At the same time, advocates for ending Title 42 as well as the Biden administration must acknowledge that the overwhelming majority of people who are being expelled under the policy haven’t been families seeking asylum, but rather single adults fleeing extreme economic deprivation and in search of work. In February alone, more than 90 percent of Title 42 expulsions were single adults — the vast majority from Mexico. Mexican President Andrés Manuel López Obrador has acknowledged this reality and urged Biden several times last year to work with him to expand guest worker programs for the U.S., Mexico and the Northern Triangle. Though the Biden Administration recently suggested a willingness to do so, it has not yet provided any details.
It’s critical that Biden’s post-Title 42 strategy includes increased access to guest worker programs. Extensive research shows that when expanded legal channels are paired with border security measures, illegal immigration rapidly declines. This was exactly what happened in the mid-1950s when the U.S. government expanded their agricultural worker program for Mexicans, which caused illegal immigration to collapse by 95 percent in just 5 years. Border Patrol saw the success of the agricultural program and warned that restricting it would cause “a large increase in the number of illegal alien entrants into the United States.” But in 1960, the Department of Labor did just that, causing employer use of the program to drop by 30 percent in just one year while Mexican apprehensions increased by 55 percent. When the program was eliminated altogether, apprehensions continued to grow, reaching nearly 1 million in 1976.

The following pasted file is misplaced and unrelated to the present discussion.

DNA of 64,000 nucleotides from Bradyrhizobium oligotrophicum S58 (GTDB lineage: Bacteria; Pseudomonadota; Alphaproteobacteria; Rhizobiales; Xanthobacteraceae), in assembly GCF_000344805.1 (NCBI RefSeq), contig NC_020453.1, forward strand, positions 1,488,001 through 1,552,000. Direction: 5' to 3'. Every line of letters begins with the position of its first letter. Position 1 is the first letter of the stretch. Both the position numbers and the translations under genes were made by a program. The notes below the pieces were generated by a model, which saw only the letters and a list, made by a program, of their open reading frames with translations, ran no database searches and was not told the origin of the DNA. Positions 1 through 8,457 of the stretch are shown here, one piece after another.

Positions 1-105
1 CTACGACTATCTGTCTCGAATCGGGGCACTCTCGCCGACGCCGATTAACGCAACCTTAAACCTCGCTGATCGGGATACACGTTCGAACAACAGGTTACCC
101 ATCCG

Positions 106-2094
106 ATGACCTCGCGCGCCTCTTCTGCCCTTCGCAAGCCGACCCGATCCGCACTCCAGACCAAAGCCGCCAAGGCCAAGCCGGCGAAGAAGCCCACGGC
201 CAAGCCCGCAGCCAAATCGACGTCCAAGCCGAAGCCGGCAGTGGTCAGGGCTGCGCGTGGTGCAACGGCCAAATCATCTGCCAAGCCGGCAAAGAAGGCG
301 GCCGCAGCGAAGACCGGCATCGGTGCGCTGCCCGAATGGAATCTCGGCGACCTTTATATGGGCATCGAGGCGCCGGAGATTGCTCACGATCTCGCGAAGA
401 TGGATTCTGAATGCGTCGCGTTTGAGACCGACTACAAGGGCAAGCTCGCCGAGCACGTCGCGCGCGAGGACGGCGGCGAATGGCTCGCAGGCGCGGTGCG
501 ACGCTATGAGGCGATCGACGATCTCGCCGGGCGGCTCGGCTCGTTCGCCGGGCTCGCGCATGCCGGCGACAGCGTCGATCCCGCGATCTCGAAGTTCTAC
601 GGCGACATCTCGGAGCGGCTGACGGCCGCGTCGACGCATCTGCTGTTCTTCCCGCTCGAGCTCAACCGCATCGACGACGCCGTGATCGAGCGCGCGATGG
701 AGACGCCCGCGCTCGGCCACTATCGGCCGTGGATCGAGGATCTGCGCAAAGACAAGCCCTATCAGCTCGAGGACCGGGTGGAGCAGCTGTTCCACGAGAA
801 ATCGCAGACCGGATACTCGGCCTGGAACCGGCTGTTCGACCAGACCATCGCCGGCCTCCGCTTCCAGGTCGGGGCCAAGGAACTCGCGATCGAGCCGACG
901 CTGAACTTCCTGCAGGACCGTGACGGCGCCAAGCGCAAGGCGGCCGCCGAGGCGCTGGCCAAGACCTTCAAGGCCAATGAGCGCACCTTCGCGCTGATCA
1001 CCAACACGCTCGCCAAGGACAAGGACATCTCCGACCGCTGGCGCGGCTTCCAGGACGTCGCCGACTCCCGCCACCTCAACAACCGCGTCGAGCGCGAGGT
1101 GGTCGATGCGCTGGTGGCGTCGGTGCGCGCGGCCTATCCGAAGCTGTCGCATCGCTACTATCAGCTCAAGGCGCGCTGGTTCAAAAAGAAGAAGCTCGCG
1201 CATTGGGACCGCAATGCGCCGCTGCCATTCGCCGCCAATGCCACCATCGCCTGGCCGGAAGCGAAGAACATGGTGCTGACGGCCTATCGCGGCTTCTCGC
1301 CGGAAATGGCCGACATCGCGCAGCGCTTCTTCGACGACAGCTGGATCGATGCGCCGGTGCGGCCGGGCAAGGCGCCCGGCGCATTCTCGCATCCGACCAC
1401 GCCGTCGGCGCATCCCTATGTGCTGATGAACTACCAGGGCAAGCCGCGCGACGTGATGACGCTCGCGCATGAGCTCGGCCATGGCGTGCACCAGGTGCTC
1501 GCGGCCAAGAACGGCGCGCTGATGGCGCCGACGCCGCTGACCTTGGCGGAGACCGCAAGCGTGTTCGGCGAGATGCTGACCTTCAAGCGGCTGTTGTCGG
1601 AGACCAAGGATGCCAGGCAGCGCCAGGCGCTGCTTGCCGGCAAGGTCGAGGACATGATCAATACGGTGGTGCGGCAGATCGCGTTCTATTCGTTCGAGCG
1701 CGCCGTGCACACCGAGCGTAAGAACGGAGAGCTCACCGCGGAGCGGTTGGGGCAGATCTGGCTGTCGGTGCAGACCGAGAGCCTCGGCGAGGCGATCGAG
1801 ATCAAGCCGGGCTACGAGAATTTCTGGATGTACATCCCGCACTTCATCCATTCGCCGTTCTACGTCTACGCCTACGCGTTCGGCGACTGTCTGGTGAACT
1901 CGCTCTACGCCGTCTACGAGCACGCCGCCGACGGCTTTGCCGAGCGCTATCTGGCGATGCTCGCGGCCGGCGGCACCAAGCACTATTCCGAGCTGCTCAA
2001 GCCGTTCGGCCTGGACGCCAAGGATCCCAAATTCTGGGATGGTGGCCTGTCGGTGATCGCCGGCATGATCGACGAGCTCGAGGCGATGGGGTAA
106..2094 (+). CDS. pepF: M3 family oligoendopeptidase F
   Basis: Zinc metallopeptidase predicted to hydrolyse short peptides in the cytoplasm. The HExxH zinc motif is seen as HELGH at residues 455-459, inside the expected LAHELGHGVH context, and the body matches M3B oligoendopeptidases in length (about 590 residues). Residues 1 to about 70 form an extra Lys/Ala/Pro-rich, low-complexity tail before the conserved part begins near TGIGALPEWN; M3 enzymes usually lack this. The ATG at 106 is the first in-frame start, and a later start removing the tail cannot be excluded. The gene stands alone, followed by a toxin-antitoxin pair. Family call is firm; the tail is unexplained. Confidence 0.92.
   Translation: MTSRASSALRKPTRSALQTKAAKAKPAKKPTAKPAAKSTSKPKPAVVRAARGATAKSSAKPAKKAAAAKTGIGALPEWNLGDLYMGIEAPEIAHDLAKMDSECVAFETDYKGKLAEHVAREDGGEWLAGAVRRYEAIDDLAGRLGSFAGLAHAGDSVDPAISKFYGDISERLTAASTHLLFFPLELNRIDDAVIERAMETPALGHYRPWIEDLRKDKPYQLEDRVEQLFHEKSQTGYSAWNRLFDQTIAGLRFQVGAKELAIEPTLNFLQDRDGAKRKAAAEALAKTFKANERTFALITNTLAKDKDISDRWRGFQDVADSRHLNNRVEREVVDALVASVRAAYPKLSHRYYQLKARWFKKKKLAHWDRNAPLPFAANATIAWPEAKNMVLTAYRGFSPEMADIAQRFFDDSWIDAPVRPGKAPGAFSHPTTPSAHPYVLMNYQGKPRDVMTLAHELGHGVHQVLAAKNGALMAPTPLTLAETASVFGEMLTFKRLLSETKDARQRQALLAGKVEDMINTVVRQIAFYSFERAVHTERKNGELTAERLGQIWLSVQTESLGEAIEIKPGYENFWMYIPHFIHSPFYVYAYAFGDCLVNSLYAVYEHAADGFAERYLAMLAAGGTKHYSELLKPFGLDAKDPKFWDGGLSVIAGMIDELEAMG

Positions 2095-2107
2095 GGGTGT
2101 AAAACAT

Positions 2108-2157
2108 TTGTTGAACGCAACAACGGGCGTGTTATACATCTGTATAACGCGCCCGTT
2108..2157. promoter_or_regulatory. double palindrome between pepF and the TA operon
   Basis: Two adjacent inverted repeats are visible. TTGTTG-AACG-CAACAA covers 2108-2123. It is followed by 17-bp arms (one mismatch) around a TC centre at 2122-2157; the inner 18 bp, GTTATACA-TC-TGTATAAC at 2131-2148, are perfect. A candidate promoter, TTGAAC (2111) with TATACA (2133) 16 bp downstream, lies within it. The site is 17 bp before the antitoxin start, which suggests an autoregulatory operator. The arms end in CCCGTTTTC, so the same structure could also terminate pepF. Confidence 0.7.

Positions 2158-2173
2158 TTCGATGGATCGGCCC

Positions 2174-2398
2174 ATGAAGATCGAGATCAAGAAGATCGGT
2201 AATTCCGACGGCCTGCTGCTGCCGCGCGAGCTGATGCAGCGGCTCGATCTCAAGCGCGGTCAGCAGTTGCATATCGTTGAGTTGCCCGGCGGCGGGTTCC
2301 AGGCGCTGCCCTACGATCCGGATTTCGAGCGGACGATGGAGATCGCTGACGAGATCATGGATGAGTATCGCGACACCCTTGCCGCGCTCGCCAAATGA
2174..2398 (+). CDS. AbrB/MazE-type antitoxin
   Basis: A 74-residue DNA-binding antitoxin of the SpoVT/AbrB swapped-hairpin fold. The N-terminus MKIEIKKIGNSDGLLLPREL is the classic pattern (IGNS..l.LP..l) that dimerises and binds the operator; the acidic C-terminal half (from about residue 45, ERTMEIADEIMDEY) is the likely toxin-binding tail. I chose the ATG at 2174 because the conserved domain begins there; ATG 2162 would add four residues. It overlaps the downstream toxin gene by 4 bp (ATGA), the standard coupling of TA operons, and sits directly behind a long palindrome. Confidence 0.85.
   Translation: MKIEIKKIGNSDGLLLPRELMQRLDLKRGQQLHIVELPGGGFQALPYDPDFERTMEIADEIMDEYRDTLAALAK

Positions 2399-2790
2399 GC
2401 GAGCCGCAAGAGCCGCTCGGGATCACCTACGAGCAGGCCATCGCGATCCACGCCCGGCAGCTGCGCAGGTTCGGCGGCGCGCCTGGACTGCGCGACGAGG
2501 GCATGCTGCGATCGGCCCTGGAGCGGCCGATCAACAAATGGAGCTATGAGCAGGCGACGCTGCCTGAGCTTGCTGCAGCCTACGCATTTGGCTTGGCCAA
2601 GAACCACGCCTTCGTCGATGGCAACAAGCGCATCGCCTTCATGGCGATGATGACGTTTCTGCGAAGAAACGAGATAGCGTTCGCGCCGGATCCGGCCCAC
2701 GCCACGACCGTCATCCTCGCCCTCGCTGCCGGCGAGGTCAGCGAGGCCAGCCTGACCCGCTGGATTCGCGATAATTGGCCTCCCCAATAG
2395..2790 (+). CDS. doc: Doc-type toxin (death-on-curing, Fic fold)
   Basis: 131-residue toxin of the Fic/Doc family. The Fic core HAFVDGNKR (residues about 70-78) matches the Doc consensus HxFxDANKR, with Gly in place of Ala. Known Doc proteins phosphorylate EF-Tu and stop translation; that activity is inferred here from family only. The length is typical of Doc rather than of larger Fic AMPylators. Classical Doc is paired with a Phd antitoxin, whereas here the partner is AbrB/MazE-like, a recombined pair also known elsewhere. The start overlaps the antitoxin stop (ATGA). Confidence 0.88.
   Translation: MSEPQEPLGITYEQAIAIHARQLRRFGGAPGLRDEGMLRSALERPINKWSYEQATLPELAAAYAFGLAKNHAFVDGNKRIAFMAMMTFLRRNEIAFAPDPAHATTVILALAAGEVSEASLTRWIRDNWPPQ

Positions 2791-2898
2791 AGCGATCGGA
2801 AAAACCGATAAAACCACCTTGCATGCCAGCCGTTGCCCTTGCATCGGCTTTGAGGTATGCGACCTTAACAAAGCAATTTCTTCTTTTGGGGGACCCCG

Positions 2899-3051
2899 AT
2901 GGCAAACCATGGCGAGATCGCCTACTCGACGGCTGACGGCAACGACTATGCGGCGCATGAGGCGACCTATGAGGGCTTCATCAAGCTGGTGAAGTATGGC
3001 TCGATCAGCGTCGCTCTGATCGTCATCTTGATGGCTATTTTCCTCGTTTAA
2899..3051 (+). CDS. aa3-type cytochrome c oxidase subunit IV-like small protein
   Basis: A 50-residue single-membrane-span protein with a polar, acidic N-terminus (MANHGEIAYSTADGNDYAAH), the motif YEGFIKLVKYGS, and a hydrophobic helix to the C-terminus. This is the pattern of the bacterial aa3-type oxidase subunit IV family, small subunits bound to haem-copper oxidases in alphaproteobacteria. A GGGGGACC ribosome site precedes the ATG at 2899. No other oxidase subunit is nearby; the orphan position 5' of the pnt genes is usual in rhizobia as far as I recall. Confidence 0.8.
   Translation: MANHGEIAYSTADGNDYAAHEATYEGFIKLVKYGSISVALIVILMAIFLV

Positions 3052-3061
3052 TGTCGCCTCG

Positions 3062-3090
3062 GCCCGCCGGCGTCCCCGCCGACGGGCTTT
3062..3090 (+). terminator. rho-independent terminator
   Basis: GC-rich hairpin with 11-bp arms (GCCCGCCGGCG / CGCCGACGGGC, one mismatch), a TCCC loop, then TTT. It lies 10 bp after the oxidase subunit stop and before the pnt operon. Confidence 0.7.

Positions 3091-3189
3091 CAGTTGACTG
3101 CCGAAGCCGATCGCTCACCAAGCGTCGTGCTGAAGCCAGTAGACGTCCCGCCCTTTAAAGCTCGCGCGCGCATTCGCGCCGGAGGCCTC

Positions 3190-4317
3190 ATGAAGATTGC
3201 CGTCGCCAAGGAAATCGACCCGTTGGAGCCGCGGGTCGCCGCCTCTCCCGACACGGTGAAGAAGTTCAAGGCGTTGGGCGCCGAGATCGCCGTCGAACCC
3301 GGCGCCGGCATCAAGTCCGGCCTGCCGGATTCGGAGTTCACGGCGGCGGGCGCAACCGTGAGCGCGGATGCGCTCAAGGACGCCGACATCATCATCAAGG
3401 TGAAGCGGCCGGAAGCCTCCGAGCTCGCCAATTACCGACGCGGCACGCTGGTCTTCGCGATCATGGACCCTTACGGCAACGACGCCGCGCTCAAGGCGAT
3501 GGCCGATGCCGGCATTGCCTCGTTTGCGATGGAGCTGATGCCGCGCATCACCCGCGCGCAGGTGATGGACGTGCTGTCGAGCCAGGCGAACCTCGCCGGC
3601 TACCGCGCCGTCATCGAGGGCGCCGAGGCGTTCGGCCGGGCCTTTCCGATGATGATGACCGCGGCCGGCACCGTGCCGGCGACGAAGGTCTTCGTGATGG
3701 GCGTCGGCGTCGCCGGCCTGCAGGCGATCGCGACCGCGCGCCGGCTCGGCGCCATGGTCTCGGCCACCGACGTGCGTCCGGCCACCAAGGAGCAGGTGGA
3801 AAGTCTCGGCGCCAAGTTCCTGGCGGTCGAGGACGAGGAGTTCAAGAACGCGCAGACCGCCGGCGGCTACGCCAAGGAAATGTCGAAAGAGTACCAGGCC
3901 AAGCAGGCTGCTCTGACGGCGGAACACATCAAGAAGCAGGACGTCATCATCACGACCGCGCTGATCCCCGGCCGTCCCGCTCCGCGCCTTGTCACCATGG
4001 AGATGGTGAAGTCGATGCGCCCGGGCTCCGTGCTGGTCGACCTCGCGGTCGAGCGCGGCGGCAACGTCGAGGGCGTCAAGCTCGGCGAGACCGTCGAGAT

Unfortunately, Biden may be repeating the same mistake the U.S. made decades ago with a new rule that will only increase barriers and reduce access to our agricultural visa program. The program is already riddled with more than 200 time consuming, duplicative and complex rules that shut out many businesses. According to the State Department, the sponsorship process alone costs the average U.S. farmer more than $10,000. While some of these regulations ensure that employers offer wages that exceed average rates and that they try to recruit Americans first, many of these hurdles aren’t required by U.S. law and do nothing to improve conditions for either American or guest workers. Biden should prioritize streamlining the process by removing this red tape so that the agricultural program becomes a viable choice for U.S. farmers and migrants. Given that the artificial scarcity of workers is a driver behind today’s 40-year-high inflation levels, such reforms would help countless working-class Americans struggling to afford food and other basic necessities as prices rise faster than wages.
With a surge at the border and a shortage of workers, maintaining Title 42 has done nothing to solve either crisis — aside from creating more jobs for human smugglers. Though the Biden administration is right to rescind Title 42, chaos at the border will continue to drive headlines and the U.S. economy will limp forward until Biden prioritizes expanding legal channels for those in pursuit of a better life.